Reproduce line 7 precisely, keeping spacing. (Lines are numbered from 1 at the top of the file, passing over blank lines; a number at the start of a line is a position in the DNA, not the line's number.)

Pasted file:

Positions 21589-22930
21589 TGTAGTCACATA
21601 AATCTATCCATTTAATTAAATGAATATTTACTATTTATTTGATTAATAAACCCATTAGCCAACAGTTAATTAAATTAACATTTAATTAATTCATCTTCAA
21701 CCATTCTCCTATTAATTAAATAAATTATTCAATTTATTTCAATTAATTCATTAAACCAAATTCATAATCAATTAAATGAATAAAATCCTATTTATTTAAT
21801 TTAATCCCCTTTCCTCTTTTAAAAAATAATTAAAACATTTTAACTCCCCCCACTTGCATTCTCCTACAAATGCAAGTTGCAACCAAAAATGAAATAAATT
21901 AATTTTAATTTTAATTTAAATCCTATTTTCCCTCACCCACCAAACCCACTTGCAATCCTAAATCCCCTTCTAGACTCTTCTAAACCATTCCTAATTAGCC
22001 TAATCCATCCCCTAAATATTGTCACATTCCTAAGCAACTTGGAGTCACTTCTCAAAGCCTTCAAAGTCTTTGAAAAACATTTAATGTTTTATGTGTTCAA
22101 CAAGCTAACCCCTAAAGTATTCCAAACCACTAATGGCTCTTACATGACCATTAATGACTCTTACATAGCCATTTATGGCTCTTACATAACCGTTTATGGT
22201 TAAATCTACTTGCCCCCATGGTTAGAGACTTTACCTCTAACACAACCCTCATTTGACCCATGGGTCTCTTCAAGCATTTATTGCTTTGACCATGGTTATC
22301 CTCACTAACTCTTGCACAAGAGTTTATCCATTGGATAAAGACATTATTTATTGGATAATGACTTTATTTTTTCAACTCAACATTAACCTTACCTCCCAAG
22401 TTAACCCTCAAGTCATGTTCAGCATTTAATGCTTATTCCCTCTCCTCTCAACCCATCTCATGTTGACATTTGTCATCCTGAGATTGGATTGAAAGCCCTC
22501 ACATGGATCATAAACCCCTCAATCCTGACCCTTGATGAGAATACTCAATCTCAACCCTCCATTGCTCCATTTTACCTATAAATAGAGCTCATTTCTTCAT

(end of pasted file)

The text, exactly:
22001 TAATCCATCCCCTAAATATTGTCACATTCCTAAGCAACTTGGAGTCACTTCTCAAAGCCTTCAAAGTCTTTGAAAAACATTTAATGTTTTATGTGTTCAA